Last week it was revealed by the NFL that more than 20 defensive players for the New Orleans Saints participated in a "bounty" system from 2009 to 2011, which rewarded individuals with cash for harming opposing players.
Players were paid for inflicting game-ending injuries, with $1,500 for knocking out a player and $1,000 if an opposing player was carted off the field. Payouts doubled or tripled during the playoffs. Individuals were also paid for plays such as interceptions and fumble recoveries. .
The NFL said on March 2 that the Saints’ bounty pool was set up by Williams and may have reached as much as $50,000 during the 2009 playoffs, which culminated in the team’s first Super Bowl title.
Former Saints defensive coordinator Gregg Williams administered the program with knowledge of other defensive coaches. The NFL says Saints coach Sean Payton was not a direct participant, yet was aware of the allegations and failed to stop the bounty program.
Saints owner Tom Benson did not have prior knowledge of the program, and upon notification by the league, directed GM Mickey Loomis to discontinue the program. That didn’t happen and the program continued.
Williams: His Teams & Players
Before joining the Saints, Williams was the defensive coordinator in Tennessee, Washington and Jacksonville, and the head coach in Buffalo. In January, he was hired by Rams coach Jeff Fisher (who he worked with in Tennessee) as the defensive coordinator.
Former Redskins safety Matt Bowen said Williams had a bounty scheme when he was in Washington. Former Bills safety Coy Wire told The Buffalo News that an environment of "malicious intent" was in place when he joined the team in 2002, when Williams was the head coach. Wire said Williams promoted "financial compensation" for hits that injured opponents. Wire cited a career-ending shoulder injury he inflicted on Detroit Lions running back James Stewart with a legal hit during a 2003 preseason game.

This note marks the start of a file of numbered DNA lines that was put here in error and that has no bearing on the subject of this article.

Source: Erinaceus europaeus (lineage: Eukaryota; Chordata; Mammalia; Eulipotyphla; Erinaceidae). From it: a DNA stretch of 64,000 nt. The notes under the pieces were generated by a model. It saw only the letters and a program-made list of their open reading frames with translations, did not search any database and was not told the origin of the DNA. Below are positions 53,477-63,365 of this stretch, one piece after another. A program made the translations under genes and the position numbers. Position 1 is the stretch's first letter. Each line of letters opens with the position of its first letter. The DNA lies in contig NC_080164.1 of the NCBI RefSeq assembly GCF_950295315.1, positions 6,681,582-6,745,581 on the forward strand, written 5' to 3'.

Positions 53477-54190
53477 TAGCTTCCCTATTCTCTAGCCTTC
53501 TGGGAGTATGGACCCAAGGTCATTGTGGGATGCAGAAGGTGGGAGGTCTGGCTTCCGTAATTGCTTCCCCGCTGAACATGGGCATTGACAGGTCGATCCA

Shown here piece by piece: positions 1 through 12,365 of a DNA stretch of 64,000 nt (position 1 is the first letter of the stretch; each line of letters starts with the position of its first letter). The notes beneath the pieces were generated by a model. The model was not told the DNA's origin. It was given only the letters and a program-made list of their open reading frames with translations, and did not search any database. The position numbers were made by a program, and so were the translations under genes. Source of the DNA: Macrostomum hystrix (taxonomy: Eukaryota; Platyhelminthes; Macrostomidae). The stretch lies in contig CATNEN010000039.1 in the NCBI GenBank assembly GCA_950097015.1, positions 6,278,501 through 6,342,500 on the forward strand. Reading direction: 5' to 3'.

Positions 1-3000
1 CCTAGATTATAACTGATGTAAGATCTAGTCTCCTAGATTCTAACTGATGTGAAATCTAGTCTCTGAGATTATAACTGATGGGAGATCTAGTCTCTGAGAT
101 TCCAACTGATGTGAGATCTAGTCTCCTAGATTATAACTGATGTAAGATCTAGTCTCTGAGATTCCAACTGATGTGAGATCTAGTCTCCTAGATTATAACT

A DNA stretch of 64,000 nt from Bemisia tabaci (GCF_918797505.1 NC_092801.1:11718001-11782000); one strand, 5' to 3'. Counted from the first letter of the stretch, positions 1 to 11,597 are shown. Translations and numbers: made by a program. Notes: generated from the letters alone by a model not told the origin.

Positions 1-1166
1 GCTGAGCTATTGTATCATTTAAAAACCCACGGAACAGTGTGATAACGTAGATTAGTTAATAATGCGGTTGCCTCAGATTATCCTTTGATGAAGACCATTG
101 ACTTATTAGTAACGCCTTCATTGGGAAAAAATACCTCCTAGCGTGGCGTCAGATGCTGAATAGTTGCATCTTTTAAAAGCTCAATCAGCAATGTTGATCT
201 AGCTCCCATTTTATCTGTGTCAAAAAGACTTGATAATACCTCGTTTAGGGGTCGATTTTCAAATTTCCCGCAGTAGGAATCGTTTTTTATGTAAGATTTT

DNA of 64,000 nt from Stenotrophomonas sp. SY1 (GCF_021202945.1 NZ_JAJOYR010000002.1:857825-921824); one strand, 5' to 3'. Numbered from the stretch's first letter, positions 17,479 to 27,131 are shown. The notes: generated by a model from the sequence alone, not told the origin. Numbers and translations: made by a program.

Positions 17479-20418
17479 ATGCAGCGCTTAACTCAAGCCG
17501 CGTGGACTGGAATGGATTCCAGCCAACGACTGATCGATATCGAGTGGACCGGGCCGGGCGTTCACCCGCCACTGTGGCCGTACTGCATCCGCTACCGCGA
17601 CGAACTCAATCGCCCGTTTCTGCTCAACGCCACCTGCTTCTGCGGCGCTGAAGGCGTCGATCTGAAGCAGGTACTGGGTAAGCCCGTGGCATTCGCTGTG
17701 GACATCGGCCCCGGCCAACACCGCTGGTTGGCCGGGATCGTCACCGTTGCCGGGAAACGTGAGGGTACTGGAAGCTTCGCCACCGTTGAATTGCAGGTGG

“I was showered with praise for that,” Wire told the Buffalo News. “It’s a shame that’s how it was. Now I see how wrong that was.”
One Saints player fined last season for flagrant hits was safety Roman Harper. In Week 14 against Tennessee, he made two hits that drew a total of $22,500 in fines. Harper was fined $15,000 for roughing the passer on a helmet-to-helmet hit, and another $7,500 for unnecessary roughness when he pulled down receiver Damian Williams by his helmet after a long catch and run.
Commissioner Roger Goodell had this to say: “The payments here are particularly troubling because they involved not just payments for ‘performance,’ but also for injuring opposing players. The bounty rule promotes two key elements of NFL football: player safety and competitive integrity.”
Williams has admitted he ran a bounty program and has expressed remorse.
"It was a terrible mistake. And we knew it was wrong while we were doing it."
Legal Look at the Big Issues
This case has significant implications for the NFL. The league knows it will need to handle this in a way that sends a pointed and decisive message that bounty programs will not be tolerated. There are a few reasons why this is important to the NFL.
The two big issues are (a) circumvention of the salary cap, and (b) player safety. This second issue has a few tentacles.
Circumvention of Salary Cap
Teams are not allowed to pay players money that is not included in their contracts. Teams have to respect the salary cap, and bonuses that are paid outside the four corners of a contract are not counted against the cap. That is not allowed, and is considered a circumvention of the salary cap and opens a team up to sanctions.
Specifically, non-contract bonuses violate the NFL CBA and the Constitution and By-Laws. As per Articles 9.1(c)(8), 9.3(f) and 9.3(f) of the Constitution and By-Laws, teams can’t make payments to players not incorporated in their contracts.
There is the issue of concussion lawsuits. Borrowing from LeBron, there are not 5, not 6, not 7 concussion lawsuits – there are 32 and counting. These lawsuits have been filed by retired players who allege that the NFL hid from its players the long-term neurological dangers of playing NFL football. As a result, the players say they are now suffering from dementia and brain disease.